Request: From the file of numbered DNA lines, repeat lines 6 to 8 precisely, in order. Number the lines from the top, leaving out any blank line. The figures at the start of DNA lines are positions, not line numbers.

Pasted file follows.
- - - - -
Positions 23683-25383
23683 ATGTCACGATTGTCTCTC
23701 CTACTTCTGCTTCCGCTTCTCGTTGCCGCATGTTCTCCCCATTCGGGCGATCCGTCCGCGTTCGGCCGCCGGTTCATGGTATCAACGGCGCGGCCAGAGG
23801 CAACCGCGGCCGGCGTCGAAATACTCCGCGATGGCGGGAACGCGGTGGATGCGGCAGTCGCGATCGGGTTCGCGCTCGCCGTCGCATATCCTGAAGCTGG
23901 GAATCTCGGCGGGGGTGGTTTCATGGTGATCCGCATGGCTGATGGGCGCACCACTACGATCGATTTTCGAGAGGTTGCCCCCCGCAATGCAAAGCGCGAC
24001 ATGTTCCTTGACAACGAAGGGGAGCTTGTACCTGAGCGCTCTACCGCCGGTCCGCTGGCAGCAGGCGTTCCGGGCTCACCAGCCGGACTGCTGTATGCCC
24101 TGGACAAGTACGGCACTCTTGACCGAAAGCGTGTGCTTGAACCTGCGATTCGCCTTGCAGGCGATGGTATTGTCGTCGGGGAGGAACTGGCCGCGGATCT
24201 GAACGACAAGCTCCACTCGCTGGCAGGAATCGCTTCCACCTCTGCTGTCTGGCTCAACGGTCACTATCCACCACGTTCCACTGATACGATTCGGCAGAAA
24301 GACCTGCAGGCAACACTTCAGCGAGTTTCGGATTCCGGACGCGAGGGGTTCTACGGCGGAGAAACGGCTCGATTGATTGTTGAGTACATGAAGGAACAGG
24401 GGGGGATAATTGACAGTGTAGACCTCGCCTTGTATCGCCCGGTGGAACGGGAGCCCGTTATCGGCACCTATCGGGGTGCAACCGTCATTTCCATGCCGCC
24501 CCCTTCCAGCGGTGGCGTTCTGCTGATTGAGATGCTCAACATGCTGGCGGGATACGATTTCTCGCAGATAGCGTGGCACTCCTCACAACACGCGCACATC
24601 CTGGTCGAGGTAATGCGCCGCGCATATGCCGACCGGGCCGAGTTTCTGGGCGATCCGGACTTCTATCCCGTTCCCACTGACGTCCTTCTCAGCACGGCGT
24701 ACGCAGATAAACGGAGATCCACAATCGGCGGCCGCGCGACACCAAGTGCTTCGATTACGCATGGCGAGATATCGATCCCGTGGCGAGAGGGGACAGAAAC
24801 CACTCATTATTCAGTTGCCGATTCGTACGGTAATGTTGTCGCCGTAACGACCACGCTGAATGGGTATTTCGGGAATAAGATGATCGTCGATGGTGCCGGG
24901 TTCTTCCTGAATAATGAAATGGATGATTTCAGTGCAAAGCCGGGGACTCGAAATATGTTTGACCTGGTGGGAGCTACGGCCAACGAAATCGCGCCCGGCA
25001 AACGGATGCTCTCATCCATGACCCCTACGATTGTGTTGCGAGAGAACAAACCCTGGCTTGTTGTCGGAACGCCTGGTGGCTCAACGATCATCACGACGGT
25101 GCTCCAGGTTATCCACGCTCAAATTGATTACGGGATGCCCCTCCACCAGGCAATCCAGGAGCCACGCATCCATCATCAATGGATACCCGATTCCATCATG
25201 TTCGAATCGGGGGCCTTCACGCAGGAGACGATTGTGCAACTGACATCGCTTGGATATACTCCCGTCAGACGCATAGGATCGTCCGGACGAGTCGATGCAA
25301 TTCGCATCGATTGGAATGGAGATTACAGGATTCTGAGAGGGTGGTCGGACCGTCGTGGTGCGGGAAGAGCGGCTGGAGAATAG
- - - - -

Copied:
24001 ATGTTCCTTGACAACGAAGGGGAGCTTGTACCTGAGCGCTCTACCGCCGGTCCGCTGGCAGCAGGCGTTCCGGGCTCACCAGCCGGACTGCTGTATGCCC
24101 TGGACAAGTACGGCACTCTTGACCGAAAGCGTGTGCTTGAACCTGCGATTCGCCTTGCAGGCGATGGTATTGTCGTCGGGGAGGAACTGGCCGCGGATCT
24201 GAACGACAAGCTCCACTCGCTGGCAGGAATCGCTTCCACCTCTGCTGTCTGGCTCAACGGTCACTATCCACCACGTTCCACTGATACGATTCGGCAGAAA